The Rule Golden: Love Yourself as You Love your Neighbor How Loving Ourselves Sets Us Free to Love God

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“‘You shall love the Lord your God with all your heart, and with all your soul, and with all your mind.’ This is the great and foremost commandment. The second is like it, ‘You shall love your neighbor as yourself.’ On these two commandments depend the whole Law and the Prophets.” (Matthew 22:37-40)

The Golden Rule. It’s one of the greatest commandments upon which all of the Law and Prophets hang. So we conclude that in order to love and be loved by God, we have to love our neighbor. And just that easily, the freedom to love and be loved becomes a new Law by which we try to earn God’s favor.

“If anyone says, ‘I love God,’ and hates his brother, he is a liar; for he who does not love his brother whom he has seen cannot love God whom he has not seen.” (1 John 4:20)

But when love is a duty and not a gift, it is not true love.

We are only acting out love through our shadow self in an effort to appease God and receive his blessing on our true self, which is hidden away in fear. We know we are acting out of our false self when our “love for others” has left us over extended, stressed out, anxious, and exhausted.

We hide our true self and love out of our false self because we are afraid of failure, rejection, and being revealed as an imposter. We long for the Father’s love to validate our true self, not trusting that we already have his love. We are already validated before the Father, and we only have to look to Christ to see that love in the flesh.

But when we love our neighbor from our shadow self, we are also loving God from our shadow self.

“The true measure of your character is what you do when nobody’s watching.” (Charles Colton)

True love is honest, acts with integrity and consistency, and gives more than it takes. But, if I cannot love myself whom I am, then how can I expect to love the other? And if I cannot love the other whom I have seen, how can I love God whom I have not seen?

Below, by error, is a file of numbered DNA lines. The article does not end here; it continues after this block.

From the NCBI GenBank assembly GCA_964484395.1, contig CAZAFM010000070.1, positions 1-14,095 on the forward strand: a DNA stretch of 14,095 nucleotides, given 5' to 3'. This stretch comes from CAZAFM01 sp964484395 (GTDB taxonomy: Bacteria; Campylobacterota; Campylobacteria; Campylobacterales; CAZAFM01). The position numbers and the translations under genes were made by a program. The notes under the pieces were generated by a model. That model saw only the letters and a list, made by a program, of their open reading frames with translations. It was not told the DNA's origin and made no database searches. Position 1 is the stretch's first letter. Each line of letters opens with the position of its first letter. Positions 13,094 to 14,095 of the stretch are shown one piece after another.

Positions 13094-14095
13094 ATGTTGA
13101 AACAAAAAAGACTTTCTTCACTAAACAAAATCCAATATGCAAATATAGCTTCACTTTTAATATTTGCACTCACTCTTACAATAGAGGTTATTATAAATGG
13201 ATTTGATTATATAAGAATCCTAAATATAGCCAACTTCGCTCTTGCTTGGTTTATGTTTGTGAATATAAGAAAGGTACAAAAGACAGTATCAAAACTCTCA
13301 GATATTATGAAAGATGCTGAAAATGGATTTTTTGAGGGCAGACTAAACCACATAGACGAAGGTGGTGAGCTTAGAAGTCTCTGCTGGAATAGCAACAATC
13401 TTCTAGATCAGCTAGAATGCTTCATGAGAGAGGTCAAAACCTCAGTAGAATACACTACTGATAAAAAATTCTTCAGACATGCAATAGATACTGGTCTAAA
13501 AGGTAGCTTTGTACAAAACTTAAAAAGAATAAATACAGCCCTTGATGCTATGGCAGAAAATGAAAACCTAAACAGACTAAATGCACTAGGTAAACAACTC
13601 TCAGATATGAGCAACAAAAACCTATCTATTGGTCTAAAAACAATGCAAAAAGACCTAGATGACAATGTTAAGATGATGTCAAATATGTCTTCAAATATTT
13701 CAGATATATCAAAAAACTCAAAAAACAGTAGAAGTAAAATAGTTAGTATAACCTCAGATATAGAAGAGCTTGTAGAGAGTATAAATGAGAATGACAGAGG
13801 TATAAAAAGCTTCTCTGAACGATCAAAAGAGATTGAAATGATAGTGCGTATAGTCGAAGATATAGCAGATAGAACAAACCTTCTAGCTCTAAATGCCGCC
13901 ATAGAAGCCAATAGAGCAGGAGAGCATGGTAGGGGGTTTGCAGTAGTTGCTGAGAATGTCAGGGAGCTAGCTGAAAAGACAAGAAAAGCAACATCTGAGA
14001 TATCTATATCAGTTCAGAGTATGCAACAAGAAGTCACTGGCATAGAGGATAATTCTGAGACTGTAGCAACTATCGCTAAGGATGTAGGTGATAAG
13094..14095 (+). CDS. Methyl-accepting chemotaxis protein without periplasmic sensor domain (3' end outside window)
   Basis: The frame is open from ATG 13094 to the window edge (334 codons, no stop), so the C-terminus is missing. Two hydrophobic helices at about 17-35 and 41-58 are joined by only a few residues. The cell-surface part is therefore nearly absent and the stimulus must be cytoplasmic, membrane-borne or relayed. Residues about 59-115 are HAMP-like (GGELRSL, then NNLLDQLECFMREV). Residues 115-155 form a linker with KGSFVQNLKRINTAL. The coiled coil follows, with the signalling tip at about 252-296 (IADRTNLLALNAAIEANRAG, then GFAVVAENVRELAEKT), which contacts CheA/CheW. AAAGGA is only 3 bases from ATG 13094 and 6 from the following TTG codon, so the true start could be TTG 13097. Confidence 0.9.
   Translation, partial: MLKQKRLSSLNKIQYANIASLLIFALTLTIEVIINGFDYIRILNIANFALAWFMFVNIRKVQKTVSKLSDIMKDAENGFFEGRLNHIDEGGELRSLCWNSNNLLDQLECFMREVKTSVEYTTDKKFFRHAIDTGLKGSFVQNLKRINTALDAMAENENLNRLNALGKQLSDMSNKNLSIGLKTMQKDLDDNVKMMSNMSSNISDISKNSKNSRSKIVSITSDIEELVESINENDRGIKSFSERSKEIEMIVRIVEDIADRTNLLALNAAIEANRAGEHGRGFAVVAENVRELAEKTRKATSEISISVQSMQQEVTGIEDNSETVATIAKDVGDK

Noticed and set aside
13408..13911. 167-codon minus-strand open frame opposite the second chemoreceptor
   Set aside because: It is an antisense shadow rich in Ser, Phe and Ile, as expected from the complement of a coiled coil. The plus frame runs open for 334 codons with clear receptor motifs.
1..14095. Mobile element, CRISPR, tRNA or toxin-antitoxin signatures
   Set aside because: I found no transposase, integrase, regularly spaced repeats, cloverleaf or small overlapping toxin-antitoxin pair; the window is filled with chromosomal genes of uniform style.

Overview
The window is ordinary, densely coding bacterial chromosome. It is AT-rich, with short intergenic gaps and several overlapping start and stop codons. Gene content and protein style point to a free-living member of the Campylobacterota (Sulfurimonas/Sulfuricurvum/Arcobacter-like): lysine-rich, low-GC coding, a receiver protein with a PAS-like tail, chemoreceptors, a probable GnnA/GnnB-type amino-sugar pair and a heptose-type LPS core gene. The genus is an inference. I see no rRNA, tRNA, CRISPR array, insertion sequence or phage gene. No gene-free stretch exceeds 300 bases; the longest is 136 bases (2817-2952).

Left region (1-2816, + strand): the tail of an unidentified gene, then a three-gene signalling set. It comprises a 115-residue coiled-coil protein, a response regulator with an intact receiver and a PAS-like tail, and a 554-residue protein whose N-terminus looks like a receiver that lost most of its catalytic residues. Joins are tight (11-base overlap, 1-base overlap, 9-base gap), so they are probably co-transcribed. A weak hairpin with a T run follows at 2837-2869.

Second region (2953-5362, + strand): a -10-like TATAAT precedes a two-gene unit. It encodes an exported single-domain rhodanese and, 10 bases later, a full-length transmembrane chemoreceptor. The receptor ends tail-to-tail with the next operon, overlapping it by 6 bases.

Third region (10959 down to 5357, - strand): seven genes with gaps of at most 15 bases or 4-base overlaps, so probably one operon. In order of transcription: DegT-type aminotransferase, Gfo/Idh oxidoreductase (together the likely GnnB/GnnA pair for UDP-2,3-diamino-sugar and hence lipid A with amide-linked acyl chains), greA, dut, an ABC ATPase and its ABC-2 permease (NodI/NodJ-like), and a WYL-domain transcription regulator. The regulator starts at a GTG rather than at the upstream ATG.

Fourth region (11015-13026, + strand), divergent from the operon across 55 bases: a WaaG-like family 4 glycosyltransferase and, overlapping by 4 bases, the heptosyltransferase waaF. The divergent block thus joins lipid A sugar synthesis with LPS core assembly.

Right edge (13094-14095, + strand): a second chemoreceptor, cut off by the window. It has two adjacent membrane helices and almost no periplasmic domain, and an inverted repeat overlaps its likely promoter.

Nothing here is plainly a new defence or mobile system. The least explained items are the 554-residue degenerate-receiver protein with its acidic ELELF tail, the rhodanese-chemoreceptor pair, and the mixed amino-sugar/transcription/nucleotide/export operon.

True love born out of true character is just as real and consistent and honest when I am alone as when I am with others.

True love is just as true towards myself as it is towards God.

How do we break free from this cycle? How do we love our neighbor from our true self? We must rest in the love of the Father that is already poured out on us. How do we do that? We treat ourselves the way we treat others. We love ourselves, confident that we are loved by the Father first, and therefore worthy of our own love. We treat ourselves with patience and grace and gentleness. We keep promises to ourselves. We take care of ourselves.

We treat ourselves as though we were precious in the Father’s eyes and worthy of care.

In this way we develop a character of love, not just a discipline of love-like behavior. We learn to love our true self. From this place of confident rest in the Father’s love, lived out by a character of love that starts with ourself, we dare to be vulnerable enough to love our neighbor from our true self. When we love our neighbor from our true self, then we love the Father from our true self. No longer a transactional love, it is selfless and fearless.

 

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